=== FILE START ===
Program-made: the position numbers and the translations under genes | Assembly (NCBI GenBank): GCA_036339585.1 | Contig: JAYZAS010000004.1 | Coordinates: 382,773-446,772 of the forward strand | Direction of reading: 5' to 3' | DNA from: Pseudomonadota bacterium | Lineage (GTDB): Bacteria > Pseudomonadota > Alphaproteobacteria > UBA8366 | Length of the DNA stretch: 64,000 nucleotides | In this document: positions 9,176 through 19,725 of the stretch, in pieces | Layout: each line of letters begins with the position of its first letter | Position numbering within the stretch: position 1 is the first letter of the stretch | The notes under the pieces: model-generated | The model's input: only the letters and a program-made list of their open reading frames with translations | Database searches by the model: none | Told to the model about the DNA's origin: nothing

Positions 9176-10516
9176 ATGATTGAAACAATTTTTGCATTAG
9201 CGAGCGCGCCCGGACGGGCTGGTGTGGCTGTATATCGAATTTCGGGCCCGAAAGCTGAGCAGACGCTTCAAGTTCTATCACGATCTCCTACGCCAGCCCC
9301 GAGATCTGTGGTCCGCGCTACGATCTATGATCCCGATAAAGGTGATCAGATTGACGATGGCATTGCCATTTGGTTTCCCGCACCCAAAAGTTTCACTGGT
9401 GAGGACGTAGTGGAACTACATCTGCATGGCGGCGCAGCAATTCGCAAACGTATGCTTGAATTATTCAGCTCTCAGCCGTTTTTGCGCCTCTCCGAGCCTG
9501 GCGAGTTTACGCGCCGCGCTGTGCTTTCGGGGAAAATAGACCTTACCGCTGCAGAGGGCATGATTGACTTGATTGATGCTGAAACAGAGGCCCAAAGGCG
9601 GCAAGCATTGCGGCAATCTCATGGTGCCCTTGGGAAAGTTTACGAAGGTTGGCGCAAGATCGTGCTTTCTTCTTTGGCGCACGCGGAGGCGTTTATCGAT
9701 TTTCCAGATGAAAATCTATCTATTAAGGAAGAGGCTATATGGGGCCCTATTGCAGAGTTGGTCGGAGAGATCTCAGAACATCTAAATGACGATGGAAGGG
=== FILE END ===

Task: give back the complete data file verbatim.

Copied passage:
Program-made: the position numbers and the translations under genes | Assembly (NCBI GenBank): GCA_036339585.1 | Contig: JAYZAS010000004.1 | Coordinates: 382,773-446,772 of the forward strand | Direction of reading: 5' to 3' | DNA from: Pseudomonadota bacterium | Lineage (GTDB): Bacteria > Pseudomonadota > Alphaproteobacteria > UBA8366 | Length of the DNA stretch: 64,000 nucleotides | In this document: positions 9,176 through 19,725 of the stretch, in pieces | Layout: each line of letters begins with the position of its first letter | Position numbering within the stretch: position 1 is the first letter of the stretch | The notes under the pieces: model-generated | The model's input: only the letters and a program-made list of their open reading frames with translations | Database searches by the model: none | Told to the model about the DNA's origin: nothing

Positions 9176-10516
9176 ATGATTGAAACAATTTTTGCATTAG
9201 CGAGCGCGCCCGGACGGGCTGGTGTGGCTGTATATCGAATTTCGGGCCCGAAAGCTGAGCAGACGCTTCAAGTTCTATCACGATCTCCTACGCCAGCCCC
9301 GAGATCTGTGGTCCGCGCTACGATCTATGATCCCGATAAAGGTGATCAGATTGACGATGGCATTGCCATTTGGTTTCCCGCACCCAAAAGTTTCACTGGT
9401 GAGGACGTAGTGGAACTACATCTGCATGGCGGCGCAGCAATTCGCAAACGTATGCTTGAATTATTCAGCTCTCAGCCGTTTTTGCGCCTCTCCGAGCCTG
9501 GCGAGTTTACGCGCCGCGCTGTGCTTTCGGGGAAAATAGACCTTACCGCTGCAGAGGGCATGATTGACTTGATTGATGCTGAAACAGAGGCCCAAAGGCG
9601 GCAAGCATTGCGGCAATCTCATGGTGCCCTTGGGAAAGTTTACGAAGGTTGGCGCAAGATCGTGCTTTCTTCTTTGGCGCACGCGGAGGCGTTTATCGAT
9701 TTTCCAGATGAAAATCTATCTATTAAGGAAGAGGCTATATGGGGCCCTATTGCAGAGTTGGTCGGAGAGATCTCAGAACATCTAAATGACGATGGAAGGG